1offroader
  • drfilldrfill Posts: 2,484
    Buyers pay attention to things like that, and then they vote with their pocketbooks.

    Boy, the desperation is intensifying over here.

    You are 100% right. Tundra is the only truck gaining share. The only truck that is up this year. Not a little bit. Like 50%! That's a resounding vote, if ever there was one.

    GM is very disappointed by the lack of love for their new truck, and the corresponding plant closings. That is another vote heard loud and clear! ;)

    Only two factors keep Tundra from AT LEAST overtaking Ram in sales.

    Capacity. HD/Diesel variant.

    In 10 years, Tundra will be at 400k+. Not even a question. I'm being very conservative.

    Toyota is doing EVERYTHING they want to do with the Tundra. The IIHS test shows the truck is more than safe, and the truck's safety is a strength, and more than just in it's latest test, in the features (standard) you get. :shades:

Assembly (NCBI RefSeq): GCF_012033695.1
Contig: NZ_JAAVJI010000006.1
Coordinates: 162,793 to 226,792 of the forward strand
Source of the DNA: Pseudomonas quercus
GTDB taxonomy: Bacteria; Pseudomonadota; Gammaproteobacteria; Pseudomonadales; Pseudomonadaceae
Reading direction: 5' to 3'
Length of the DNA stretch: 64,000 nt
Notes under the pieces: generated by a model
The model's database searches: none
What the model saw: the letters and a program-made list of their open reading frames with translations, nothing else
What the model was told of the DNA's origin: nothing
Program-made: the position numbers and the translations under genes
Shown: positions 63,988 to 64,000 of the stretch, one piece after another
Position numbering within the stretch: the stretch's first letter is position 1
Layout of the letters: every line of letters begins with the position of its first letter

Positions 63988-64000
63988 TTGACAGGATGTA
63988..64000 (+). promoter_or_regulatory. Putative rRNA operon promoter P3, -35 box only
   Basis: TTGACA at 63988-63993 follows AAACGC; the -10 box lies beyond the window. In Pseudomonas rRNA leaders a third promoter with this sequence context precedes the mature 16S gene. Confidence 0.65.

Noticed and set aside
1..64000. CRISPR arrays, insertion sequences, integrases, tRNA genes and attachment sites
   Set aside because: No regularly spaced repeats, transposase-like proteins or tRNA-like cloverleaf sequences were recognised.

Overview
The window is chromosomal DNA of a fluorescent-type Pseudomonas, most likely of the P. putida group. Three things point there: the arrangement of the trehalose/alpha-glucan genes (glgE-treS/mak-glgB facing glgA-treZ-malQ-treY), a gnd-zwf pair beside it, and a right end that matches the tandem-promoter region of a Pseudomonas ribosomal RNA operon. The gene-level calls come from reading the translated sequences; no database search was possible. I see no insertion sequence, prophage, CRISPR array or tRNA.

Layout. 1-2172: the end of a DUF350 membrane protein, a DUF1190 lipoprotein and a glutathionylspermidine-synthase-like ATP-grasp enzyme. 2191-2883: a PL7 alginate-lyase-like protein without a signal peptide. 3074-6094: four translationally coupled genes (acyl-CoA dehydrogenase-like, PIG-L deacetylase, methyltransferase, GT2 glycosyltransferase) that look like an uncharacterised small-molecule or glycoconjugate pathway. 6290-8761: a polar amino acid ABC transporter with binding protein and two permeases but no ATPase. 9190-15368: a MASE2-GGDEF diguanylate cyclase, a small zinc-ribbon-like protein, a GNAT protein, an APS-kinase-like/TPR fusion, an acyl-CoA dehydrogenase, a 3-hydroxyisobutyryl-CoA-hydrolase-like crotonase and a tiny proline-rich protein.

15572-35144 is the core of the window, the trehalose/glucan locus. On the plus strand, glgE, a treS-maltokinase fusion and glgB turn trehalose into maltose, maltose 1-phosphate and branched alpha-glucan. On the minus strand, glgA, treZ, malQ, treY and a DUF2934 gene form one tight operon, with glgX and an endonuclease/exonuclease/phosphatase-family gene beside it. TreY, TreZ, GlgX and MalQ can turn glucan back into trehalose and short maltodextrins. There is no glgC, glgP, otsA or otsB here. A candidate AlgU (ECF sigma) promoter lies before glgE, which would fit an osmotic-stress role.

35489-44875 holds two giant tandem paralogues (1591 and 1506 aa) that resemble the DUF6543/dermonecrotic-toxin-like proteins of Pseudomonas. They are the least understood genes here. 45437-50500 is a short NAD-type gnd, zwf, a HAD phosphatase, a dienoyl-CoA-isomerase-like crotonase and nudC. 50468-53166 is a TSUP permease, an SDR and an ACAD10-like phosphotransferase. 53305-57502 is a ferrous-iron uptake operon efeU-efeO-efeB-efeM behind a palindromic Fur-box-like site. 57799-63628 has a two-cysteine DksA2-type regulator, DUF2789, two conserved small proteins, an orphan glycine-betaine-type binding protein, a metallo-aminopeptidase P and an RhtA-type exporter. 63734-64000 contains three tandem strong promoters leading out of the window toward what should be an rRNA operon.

DrFill
  • In 10 years, Tundra will be at 400k+. Not even a question. I'm being very conservative.

    LOL, keep dreamin'. Conservative? More like delusional. I'm willing to bet that you, or someone like you, also said that 14 years ago when the T100 came out, and again 8 years ago when the 1st Gen Tundra came out. In 10 years, someone will be saying it again when Toyota's next attempt comes out. Gotta give'em credit for persistence though.

    And even if you are correct and they do hit 400K in 10 years (which they won't, print this out and keep it in a safe place), they will still only be halfway to where Ford and GM are today.